It’s a saying that gets thrown around a lot, but Halo 5 really does feel like the biggest game in the series. The story mode is certainly no slouch on the action or scope of the story, constantly coming at you with action sequences that don’t let you rest. Regretfully, some of the biggest action occurs in cutscenes instead of player input, but there’s no denying there’s awesome to be had either way. The addition of three extra Spartans as your co-op partners or AI teammates has definitely increased the number of enemies you face, but it still maintains the classic flow and balance that Halo’s been known for.

But multiplayer is truly where the game needed to sell itself, and it is awesome. Fans who weren’t into the loadout and ordinance drops of Halo 4 will be glad to hear that those have been wiped away in favor of putting everyone on an even playing field. All Spartans can aim down sights, sprint, clamber, and use thruster packs in what helps to provide more mobility and combat to things, and each map is thankfully tuned with these new mechanics in mind. Halo games have always thrived on multiplayer, and in that regards, Halo 5 is more than a worthy successor. Well done, 343.

Splatoon
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Nintendo’s made shooters before, the Metroid Prime games are proof of that. But that always felt like a bit of a natural evolution for Samus Aran’s adventures, whereas Splatoon just came completely outta nowhere. It’s not every day that you see the guys behind Mario go “hey, here’s a game where you can turn into a kid and squid and shoot paint”, but it certainly isn’t unwelcome.

Splatoon certainly feels polished like Nintendo products do, and it’s definitely got the charm their other games possess. While the single player is pretty fun, it’s the multiplayer where the game truly shines and shows why it won the Game Award for best multiplayer. Paintball’s got nothing on what Nintendo’s got to offer.

Painting an entire area the color of your team and painting an enemy to death never gets old, and sliding around as a squid may just set a new bar for fun ways to travel in games. Not to mention the free updates the game has been getting that add new maps, weapons, and outfits. Can’t go wrong with free on top of great, can you? Plus, who hasn’t ever wanted to be a squid? Just look at them!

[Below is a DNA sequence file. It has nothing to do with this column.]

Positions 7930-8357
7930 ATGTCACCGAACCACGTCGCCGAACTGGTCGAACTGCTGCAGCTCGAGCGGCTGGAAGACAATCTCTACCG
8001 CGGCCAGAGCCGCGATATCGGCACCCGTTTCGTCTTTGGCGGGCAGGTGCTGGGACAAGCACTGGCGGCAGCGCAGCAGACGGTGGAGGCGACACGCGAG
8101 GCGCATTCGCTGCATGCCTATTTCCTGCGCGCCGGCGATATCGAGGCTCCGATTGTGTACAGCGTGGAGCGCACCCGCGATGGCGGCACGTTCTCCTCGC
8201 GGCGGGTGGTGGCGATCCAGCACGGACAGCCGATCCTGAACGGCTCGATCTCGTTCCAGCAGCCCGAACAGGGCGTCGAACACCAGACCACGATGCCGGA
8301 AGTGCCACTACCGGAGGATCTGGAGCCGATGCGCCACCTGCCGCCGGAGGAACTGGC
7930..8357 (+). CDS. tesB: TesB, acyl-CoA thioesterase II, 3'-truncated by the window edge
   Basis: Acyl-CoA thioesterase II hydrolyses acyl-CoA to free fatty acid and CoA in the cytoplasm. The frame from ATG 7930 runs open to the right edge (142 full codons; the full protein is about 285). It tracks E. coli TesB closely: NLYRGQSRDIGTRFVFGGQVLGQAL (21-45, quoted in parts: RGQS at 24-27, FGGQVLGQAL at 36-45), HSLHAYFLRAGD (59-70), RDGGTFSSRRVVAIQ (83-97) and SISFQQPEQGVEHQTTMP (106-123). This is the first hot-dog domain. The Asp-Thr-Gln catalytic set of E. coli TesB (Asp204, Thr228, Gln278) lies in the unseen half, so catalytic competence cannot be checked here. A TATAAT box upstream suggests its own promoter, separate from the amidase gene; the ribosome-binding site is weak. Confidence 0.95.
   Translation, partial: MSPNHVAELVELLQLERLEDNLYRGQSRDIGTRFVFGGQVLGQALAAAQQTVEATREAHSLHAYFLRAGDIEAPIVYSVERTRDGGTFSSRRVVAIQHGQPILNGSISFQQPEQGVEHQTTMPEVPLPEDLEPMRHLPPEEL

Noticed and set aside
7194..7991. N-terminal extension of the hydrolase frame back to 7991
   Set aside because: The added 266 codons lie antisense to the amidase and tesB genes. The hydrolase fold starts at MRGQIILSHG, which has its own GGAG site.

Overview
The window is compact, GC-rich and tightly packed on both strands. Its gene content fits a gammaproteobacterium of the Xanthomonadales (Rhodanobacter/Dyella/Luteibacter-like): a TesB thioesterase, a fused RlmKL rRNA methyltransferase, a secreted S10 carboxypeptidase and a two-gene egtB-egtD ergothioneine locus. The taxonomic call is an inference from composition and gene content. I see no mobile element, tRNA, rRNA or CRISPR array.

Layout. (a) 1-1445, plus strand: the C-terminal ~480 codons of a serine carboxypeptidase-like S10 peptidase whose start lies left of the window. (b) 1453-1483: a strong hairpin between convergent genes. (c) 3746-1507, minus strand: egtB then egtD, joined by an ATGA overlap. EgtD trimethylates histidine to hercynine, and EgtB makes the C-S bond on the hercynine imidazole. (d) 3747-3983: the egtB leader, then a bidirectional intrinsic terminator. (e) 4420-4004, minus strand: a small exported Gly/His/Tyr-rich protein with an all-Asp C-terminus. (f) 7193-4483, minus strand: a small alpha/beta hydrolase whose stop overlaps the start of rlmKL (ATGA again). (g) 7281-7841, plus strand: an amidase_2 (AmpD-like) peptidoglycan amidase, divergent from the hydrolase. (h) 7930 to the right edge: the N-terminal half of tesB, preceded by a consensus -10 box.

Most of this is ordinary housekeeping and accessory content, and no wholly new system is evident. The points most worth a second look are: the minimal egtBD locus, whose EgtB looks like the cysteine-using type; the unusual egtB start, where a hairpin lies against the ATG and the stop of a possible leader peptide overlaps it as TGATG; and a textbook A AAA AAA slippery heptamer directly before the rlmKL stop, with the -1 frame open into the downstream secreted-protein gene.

Destiny: The Taken King
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More than any of the games on this list, The Taken King sort of needed to exist for Destiny. While the game is definitely successful on multiple counts, there’s no denying that plenty of criticism still remains with Bungie’s shared world shooter. Jokes about a flimsy story and an unfinished game had stuck around for over a year, and not even the two DLC expansions helped much on that front.

If nothing else, Taken King’s biggest success certainly comes in providing a coherent story for Destiny that the base game was lacking. Even though he makes brief physical appearances, Oryx is a constant threat throughout the story, and your mission is to clear the entire way through. There’s genuine stakes in what’s going on, and tying the story in to Eris Morn and Cayde-6 helps this feel like a joint effort instead of you going on solo quests with vague objectives.

The Taken King brought with it a bunch of new content, turning Destiny from a good game into a great one. The base game hasn’t changed all that much, but new loot and subclasses changes things up; flaming hammers and electric hands are always welcome. Quests feel more like actual missions with personality instead of typical MMO fashion, and they definitely feel more fleshed out than missions in the original game did. When you add in the new Raid and modes that come in packaged with the Taken King, there’s no denying that this is the comeback Destiny’s needed for a while.

What’s your favorite shooter of the year? Let us know in the comments below.